Thursday, August 27, 2009

Loving the Poor

According to the U.S. Census Bureau one in eight people are deemed to be in poverty, which is about 35 million people. Despite that 46% of these people own their own home, 76% have air conditioning and most own their own car, have television, cell phones, and typically have food and water, let’s accept the impoverished in America as being one in eight people.

That’s a rather large problem. I think the amount of people on welfare is much smaller than these figures, but I haven’t been able to ascertain the accurate data on that yet. The question that is often debated is how can the poor be helped and whose responsibility is it to give them aid.

Some think it is the government’s job to provide that aid and are comfortable with a form of socialistic welfare to the poor. Others think it is a job of faith based organizations to provide this care to the people in their community. The former often creates an unhealthy dependency on the government tantamount to an entitlement mentality of those who receive these benefits. The latter perspective can create the same sort of dependency and entitlement just directed towards faith based institutions instead of the government.

There is a question of whether such dependency is truly giving aid to these people. Of course, it meets their basic needs are met to some degree, but what does it rob them of at the same time? It causes generational dependency on someone else for ones needs to be met. It doesn’t promote freedom from poverty, but dependency to a system of receiving aid from an institution.

Think about it this way. Parents raise their children with the intended result of them being self-sufficient. They are teaching them along the way to learn how to support themselves financially, to be wise with their money. If a parent has not done this they have children who continually return to the nest for shelter, food, and help to pay off their debt, etc.

When people depend on an institution for their aid, it’s like children who never grow up to become self-sufficient generation after generation. I don’t blame the people in this situation; the institutions have a great deal of the responsibility for causing this situation.

People have a diversity of needs that an institution simply cannot meet. My husband and I saw a woman struggling to get her motorized wheel chair fastened onto the back of her car. My husband went to aid her in this task. It was quiet an ordeal. It was so very hot outside, we felt terrible that she has to do that on a regular basis. She said she really needed the motorized scooter, but Medicare said no and gave her a chair that is much more difficult to manage. A person who cares about her could easily see that the scooter would have been a better option for her.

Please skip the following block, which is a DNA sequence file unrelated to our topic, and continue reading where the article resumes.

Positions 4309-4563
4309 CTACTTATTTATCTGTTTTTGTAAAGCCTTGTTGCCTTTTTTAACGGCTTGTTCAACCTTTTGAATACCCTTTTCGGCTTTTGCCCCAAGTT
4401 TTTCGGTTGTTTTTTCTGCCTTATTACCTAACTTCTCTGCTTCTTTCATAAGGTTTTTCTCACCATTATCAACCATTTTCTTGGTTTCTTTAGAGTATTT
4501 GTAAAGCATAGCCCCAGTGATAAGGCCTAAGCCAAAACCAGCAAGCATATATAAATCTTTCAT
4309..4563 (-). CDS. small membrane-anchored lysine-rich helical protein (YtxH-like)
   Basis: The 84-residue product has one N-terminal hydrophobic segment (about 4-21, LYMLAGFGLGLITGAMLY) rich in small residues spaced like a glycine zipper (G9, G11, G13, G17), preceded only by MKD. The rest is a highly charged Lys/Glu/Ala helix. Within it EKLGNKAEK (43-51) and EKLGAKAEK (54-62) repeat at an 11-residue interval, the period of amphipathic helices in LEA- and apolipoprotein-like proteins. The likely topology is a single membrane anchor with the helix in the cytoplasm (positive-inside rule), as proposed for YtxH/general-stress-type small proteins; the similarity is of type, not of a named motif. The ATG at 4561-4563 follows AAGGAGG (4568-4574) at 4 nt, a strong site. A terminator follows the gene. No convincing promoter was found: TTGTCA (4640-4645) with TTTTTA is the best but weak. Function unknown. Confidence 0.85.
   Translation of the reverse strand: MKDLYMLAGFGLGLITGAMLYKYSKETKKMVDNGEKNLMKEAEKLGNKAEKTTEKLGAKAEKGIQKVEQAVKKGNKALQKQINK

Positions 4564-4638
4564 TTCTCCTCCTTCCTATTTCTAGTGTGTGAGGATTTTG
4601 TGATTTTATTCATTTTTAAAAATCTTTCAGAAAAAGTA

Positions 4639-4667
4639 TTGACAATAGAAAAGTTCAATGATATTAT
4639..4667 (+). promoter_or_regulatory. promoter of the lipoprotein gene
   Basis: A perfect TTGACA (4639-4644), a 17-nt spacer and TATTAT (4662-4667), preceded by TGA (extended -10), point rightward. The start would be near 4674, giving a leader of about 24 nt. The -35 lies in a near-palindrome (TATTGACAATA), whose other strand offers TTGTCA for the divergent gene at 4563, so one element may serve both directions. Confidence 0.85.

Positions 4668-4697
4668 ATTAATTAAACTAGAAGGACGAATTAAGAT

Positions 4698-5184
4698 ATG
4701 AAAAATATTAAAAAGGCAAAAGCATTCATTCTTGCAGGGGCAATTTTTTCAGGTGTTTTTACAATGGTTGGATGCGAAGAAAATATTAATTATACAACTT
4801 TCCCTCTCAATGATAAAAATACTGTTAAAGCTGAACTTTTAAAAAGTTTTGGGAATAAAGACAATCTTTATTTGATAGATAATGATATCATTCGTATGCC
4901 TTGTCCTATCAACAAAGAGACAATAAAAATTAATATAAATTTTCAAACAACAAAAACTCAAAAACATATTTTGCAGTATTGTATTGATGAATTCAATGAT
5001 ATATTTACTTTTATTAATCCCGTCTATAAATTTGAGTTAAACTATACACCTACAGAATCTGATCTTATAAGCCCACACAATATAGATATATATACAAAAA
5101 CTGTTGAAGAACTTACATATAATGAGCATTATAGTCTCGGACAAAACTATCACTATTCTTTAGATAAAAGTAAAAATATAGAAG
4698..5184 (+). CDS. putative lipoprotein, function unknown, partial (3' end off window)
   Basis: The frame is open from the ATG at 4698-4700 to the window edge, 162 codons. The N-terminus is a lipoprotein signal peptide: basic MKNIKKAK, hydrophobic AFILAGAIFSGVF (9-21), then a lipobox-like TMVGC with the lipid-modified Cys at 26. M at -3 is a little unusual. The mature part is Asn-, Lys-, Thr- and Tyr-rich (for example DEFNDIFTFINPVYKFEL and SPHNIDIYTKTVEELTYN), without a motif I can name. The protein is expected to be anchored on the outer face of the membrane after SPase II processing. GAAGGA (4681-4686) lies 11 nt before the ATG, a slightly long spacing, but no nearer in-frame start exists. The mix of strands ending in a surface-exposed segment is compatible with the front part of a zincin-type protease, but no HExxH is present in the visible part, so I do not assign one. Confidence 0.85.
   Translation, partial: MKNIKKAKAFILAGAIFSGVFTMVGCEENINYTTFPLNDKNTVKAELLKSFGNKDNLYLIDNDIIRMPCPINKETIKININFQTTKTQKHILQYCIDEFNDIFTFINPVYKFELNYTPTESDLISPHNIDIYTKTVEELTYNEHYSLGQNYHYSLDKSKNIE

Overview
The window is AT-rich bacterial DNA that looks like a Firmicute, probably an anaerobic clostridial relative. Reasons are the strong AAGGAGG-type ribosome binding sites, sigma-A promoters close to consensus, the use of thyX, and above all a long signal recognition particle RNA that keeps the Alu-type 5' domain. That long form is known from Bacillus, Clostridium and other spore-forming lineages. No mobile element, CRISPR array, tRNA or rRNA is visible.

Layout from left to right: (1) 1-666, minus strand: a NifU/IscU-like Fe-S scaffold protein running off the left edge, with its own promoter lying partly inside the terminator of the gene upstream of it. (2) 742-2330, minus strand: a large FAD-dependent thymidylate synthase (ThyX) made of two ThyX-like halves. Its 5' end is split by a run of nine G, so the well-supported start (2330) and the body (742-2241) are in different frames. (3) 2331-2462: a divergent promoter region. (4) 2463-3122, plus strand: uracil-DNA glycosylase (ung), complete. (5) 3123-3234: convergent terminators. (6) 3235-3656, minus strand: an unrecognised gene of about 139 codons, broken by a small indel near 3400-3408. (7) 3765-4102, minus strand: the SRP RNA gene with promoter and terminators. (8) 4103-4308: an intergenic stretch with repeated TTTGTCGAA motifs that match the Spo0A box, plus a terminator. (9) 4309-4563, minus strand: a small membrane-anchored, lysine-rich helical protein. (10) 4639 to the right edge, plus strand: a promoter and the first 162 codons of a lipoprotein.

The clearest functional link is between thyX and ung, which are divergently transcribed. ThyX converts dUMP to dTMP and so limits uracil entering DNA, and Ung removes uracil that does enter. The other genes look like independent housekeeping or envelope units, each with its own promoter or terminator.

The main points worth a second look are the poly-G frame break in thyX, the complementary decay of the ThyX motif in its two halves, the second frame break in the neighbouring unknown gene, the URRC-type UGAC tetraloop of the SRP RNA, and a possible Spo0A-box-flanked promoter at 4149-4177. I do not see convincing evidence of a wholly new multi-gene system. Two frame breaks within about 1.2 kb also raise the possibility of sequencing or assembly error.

What if caring for those in need was something that Americas did because they loved people? If those who need are one in eight, then that’s seven people per each person in need that can help those people one on one. Picking up extra groceries for a neighbor, helping the disabled do yard work and with house repairs, babysitting a single mother’s children so that they can go to work, etc. How much more love is shown to a person when an individual gives a helping hand, then when an institution mails out a monthly check?

This past week I heard a story a man told about a friend of his who was once a teenager in a group home thinking that life had nothing to offer for he had only experienced hardship. Being cared for by the system wasn’t something he saw as good will, but something that was the result of not being treated well. One day a man visited the group home and gave each teenage boy two hundred dollars. His reason was that God told him to. That teenage boy suddenly realized there was some good in the world and someone cared about him. Today he is the CEO of a Fortune 500 company. One act of kindness changed his life in a way an institutionalized form of care never could.

What if American’s loved their neighbor and got involved helping the poor directly. Of course, many American’s give to charity and volunteer for charities. But how about, one on one looking out for the needs of the poor you come in contact with. If only 2 in 8 did this for the 1 in 8 that would be two people helping to every one in need. Would social security, medicare, disability, and other forms of welfare even be needed anymore?

What would this do for people? Maybe people would be enabled to find their liberty to not be dependent, but experience being loved by those who really do care about them. Maybe their children will grow up to be upstanding citizens in their community and pass on the help to others in need because someone was there to show them they cared. Let us not put off loving our neighbors onto a government institution or even unto a charitable institution faith based or otherwise. Let us give of our own time, money, and love and help those who need helping respecting their individuality and retaining their dignity.